has gone on in this Forum.

"A commercial, and in some respects a social, doubt has been started within the
 last year or two, whether or not it is right to discuss so openly the security
 or insecurity of locks.  Many well-meaning persons suppose that the discus-
 sion respecting the means for baffling the supposed safety of locks offers a
 premium for dishonesty, by showing others how to be dishonest.  This is a fal-
 lacy.  Rogues are very keen in their profession, and already know much more
 than we can teach them respecting their several kinds of roguery.  Rogues knew
 a good deal about lockpicking long before locksmiths discussed it among them-
 selves, as they have lately done.  If a lock -- let it have been made in what-
 ever country, or by whatever maker -- is not so inviolable as it has hitherto
 been deemed to be, surely it is in the interest of *honest* persons to know
 this fact, because the *dishonest* are tolerably certain to be the first to
 apply the knowledge practically; and the spread of knowledge is necessary to
 give fair play to those who might suffer by ignorance.  It cannot be too ear-
 nestly urged, that an acquaintance with real facts will, in the end, be better
 for all parties.  Some time ago, when the reading public was alarmed at being
 told how London milk is adulterated, timid persons deprecated the exposure, on
 the plea that it would give istructions in the art of adulterating milk; a
 vain fear -- milkmen knew all about it before, whether they practised it or
 not; and the exposure only taught purchasers the necessity of a little
 scrutiny and caution, leaving them to obey this necessity or not, as they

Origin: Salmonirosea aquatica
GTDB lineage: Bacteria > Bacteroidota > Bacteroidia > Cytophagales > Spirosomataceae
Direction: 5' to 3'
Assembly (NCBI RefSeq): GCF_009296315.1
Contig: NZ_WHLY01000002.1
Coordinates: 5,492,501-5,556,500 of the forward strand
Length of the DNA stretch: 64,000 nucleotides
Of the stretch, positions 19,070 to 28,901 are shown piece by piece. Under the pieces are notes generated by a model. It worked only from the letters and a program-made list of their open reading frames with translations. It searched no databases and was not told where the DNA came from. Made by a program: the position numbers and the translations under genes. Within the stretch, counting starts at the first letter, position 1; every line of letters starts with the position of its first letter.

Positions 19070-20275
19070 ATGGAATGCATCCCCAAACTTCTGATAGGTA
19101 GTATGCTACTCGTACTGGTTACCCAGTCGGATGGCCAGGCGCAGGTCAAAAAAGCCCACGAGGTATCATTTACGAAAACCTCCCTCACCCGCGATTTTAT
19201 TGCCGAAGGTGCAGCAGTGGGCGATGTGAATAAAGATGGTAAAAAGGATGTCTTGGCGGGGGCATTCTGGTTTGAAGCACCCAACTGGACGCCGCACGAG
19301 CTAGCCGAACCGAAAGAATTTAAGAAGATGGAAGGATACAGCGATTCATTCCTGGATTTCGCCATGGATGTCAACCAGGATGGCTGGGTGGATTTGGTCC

pleased.  .....  The unscrupulous have the command of much of this kind of
 knowledge without our aid; and there is moral and commercial justice in plac-
 ing on their guard those who might possibly suffer therefrom.  We employ
 these stray expressions concerning adulteration, debasement, roguery, and so
 forth, simply as a mode of illustrating a principle -- the advantage of pub-
 licity.  In respect to lock-making, there can scarcely be such a thing as dis-
 honesty of intention: the inventor produces a lock which he honestly thinks
 will possess such and such qualities; and he declares his belief to the world.
 If others differ from him in opinion concerning those qualities, it is open
 to them to say so; and the discussion, truthfully conducted, must lead to
 public advantage: the discussion stimulates curiosity, and curiosity stimu-
 lates invention.  Nothing but a partial and limited view of the question
 could lead to the opinion that harm can result: if there be harm, it will be
 much more than counterbalanced by good."

The subsequent development of lockmaking in the course of the next 140 years
has long since demonstrated the correctness of  Tomlinson's argument in his
own field.  I do not doubt that it is equally applicable in the area of com-
puter security.

re: lockpicking and burglars

Doug Faunt (phone (415) 496-4727) <>
Fri, 8 Jul 88 22:44:02 PDT
I would like to point out that it might be worthwhile to improve your
locks to some degree, since an intruder who picked the lock probably
wouldn't leave any evidence of the intrusion, and at least one of my
insurance policies DOES NOT cover, "mysterious disappearance".  You may
not be able to keep them out, but you can make sure there's a record.
This has obvious applicability to computer security measures.



7 Jul 88 09:31:26 PDT (Thursday)
In his Tue, 5 Jul 88 09:44:06 MST Randy D. Miller writes:

>I called some city and state offices, and one local locksmith, to see
if there are any laws regulating the possession and use of lockpicks in
Arizona.  No one I talked to seemed to know anything about any regulations!<

I feel that I ought to ask the Phoenix, Arizona Police Department how they would
feel about searching Mr. Miller's home for >$0.99 hacksaw blades and a Dremel
Tool grinder<.

Exactly this 'ban it all' attitude is very prevalent in UK. If someone is
murdered with a knife, the media howl for all knives to be 'banned'. What they
should howl about is that someone is motivated to murder - not that someone who
was so motivated chose a particular instrument.

Or perhaps Mr. Miller would be happy to live under a law that prohibited
possession of lockpicks - or the means to make them - or the knowledge of how to
make them........

Chaz Heritage